Q. Please introduce yourself.
Hi, I’m Trace Pickering, I’m a lifelong resident of the state of Iowa. I’ve been in education and entrepreneurship for most of my career but bopped in and out a few times to do some entrepreneurial work. I just handed over the reins to Iowa BIG, I was previously the Executive Director and now I’m a Senior Fellow for Getting Smart.
Q. What is Iowa BIG?
A. Iowa BIG is a learner-centered program with 2 school districts where kids have the opportunity to learn academic core academic standards through authentic projects in community.
Q. It seems like a really interesting example of pathways. What do pathways mean to you?
A. To me, pathways means just what it says: there’s no one best way forward for any individual person. We all have to choose our own paths and education should mirror that. There should be opportunities for people within our educational system, no matter what it is they aspire to, they can use to get themselves where they want to go.
Q. Is it truly realistic to give students the option to make those choices for themselves?
A. Absolutely. I think we’ve just been tied down for hundred-some years with the idea that the factory model is the best or the only way. If we just keep trying to make the old way better it clearly doesn’t provide pathways. Almost every other aspect of our lives have all kinds of pathways to them … so there’s no reason why we can’t do it in education. In fact, many people are already doing it.
Q. When did you first realize that pathways were important?
A. I wouldn’t have been able to articulate it, but I think through my own high school experience and college experience. I spent time just observing students in my schools who won and who lost for various reasons, and it didn’t make sense to me. My friends and I took on challenges for the kind of things we cared about which was different when I got into education. I could just see the light go out of so many kids’ eyes because what the school was talking about didn’t connect to their life. They couldn’t see themselves in it. They just flat didn’t care about it and it became apparent that there needs to be a lot of different ways for people to get to it.
Ironically we do it outside of school. As soon as the bell rings at 3:30 we have all kinds of pathways for kids they can go. They can play in the band, be in the choir, be in sports… we offer all these different pathways but during the school day most kids are tracked down the same steps. It’s always kind of absurd to me.
Q. I’ve never heard that framing before… what we do after school not as extracurriculars but as pathways. When you use that framing: how does that help more kids win than lose?
A. I think explaining it that way has really helped lots of people I’ve talked to understand it. You know, where do you see kids as passionate and excited, where do you know they’re all in? It’s always at 3:30… why aren’t we doing that from 8 to 3? Why do they have to wait?
That’s helped pathways resonate for people. Then they begin to see that if you just think about your own life, the things that get you going, it’s your own unique pathway, right? The school probably couldn’t possibly predict what it is it was going to make you tick, so we have to provide options to let you figure that out and then support you in whatever those pathways are.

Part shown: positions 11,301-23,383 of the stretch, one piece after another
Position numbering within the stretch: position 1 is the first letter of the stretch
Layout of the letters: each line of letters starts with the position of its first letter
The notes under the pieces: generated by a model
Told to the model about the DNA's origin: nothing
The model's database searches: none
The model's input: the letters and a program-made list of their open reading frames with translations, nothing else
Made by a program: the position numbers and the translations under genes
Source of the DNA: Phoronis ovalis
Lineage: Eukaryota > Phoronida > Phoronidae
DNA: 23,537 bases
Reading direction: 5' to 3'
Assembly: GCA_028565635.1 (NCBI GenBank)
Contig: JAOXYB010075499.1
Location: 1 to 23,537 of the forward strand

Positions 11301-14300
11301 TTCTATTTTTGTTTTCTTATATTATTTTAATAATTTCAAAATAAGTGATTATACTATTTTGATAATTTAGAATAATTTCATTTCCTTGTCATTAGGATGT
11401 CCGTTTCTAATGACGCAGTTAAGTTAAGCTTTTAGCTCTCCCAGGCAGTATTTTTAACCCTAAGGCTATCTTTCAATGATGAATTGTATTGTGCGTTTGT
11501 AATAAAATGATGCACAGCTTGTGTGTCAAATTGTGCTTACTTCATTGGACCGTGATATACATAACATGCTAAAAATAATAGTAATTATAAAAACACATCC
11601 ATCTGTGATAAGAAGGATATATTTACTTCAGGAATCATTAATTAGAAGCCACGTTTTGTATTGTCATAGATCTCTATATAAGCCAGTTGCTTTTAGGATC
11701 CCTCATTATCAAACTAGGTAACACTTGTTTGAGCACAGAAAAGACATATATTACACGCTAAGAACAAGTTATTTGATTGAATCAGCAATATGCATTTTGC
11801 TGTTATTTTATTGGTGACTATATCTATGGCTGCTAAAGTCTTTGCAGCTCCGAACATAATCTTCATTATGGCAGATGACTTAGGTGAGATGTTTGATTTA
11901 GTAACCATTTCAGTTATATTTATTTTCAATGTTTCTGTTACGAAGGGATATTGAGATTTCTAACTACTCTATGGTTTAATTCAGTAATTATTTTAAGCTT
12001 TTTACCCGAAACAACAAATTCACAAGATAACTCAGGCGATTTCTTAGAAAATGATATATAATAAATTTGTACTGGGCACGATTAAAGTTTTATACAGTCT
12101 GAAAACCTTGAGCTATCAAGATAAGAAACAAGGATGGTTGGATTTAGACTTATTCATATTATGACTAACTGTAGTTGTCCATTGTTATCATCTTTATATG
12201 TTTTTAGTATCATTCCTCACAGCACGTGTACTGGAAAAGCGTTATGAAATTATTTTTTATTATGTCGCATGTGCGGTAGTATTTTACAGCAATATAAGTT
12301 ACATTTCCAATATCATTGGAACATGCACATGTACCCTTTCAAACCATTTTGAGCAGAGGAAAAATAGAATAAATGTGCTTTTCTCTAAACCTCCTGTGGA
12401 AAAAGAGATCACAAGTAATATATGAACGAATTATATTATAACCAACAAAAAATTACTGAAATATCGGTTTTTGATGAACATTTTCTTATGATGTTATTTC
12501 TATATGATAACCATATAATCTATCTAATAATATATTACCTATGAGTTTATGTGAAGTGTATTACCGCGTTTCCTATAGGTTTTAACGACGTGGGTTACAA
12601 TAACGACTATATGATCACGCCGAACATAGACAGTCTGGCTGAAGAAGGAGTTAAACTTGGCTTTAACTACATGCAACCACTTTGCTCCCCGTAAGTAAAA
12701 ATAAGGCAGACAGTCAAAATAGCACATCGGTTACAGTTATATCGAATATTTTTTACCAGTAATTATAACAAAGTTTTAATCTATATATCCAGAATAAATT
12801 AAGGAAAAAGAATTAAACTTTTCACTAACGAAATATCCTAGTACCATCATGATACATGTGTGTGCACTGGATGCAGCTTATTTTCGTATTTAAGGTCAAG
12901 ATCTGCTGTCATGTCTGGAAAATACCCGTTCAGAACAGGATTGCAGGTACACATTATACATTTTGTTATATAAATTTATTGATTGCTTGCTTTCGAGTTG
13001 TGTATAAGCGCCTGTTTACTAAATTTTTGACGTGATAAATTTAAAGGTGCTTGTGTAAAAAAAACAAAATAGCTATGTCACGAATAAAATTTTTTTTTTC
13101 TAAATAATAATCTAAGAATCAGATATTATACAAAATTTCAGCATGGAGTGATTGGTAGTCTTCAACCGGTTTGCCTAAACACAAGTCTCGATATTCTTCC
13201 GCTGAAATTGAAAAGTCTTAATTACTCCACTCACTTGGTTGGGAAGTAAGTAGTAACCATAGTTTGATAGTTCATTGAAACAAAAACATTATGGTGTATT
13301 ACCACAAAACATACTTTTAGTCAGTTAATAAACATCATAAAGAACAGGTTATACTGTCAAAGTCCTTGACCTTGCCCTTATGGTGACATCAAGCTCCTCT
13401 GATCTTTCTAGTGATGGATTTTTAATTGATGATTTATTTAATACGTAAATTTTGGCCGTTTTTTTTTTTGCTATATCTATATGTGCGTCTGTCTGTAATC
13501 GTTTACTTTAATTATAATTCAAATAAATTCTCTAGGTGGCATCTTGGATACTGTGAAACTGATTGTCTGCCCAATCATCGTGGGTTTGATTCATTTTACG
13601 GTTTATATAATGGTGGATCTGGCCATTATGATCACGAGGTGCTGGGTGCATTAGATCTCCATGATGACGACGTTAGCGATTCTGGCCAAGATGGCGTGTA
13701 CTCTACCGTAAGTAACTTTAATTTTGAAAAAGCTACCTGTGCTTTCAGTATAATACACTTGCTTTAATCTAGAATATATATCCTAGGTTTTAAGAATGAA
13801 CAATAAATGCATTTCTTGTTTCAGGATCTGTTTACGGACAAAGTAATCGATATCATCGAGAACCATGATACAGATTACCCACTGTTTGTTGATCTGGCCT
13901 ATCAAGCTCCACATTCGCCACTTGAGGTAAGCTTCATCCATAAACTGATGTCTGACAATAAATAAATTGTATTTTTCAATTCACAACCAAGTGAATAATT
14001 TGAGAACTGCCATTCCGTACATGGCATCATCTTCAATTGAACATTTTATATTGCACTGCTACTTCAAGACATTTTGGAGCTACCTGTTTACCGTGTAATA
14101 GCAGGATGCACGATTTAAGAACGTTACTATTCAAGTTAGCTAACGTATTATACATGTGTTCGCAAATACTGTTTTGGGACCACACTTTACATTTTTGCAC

Q. So what advice do you have for people who might want to start pathways?
A. I think the hardest thing to do but the most important thing is to shift your paradigm away from this idea that “everything that we teach is critically important because it was important to me.” I taught English and History, of course, I think everybody should love English and History and be as passionate about it as I am, but the reality is that’s not the case. So that’s number one: getting over yourself about how important your content is. Just start focusing on the kids in front of you and figuring out what makes them tick.
I think it’s just getting started there. If you’re a leader of a system or organization, How do you just start to create more options for kids to meet standards in more ways? Ways in which they can express their interests in their own curiosities during the school day.
Q. When you really started to dig into pathways was there anything that you had to rethink about education?
A. Yeah, I think along with my colleagues in Iowa BIG we’ve we had conversations for several years about the positive and negative consequences of the standards movement. I think we’ve just gone too far. There are so many standards that it really locks people down. Over the years we’ve really pivoted towards “yes, there are things that everybody really needs to know, but let’s get really clear about what they are.”
I really don’t know what any particular student is going to need to know in the future. You want to approach it from that kind of humble place. Then you begin to realize that the game as an English teacher is to get people to enjoy reading. See the value in it. It’s not to love Ralph Waldo Emerson like I do, right?
So one thing I often say is we need to stand with kids against the standards. I think too often schools stand with the standards against the kids.
Q. Last question: if you were to have a walkout song, what would it be?
A. Probably Break on Through by The Doors. Well, I’m a big Doors fan but I think the idea break on through to the other side. That’s what we need to do in education. We’ve got to break on through this monolithic system into a system that has multiple pathways that work for everyone.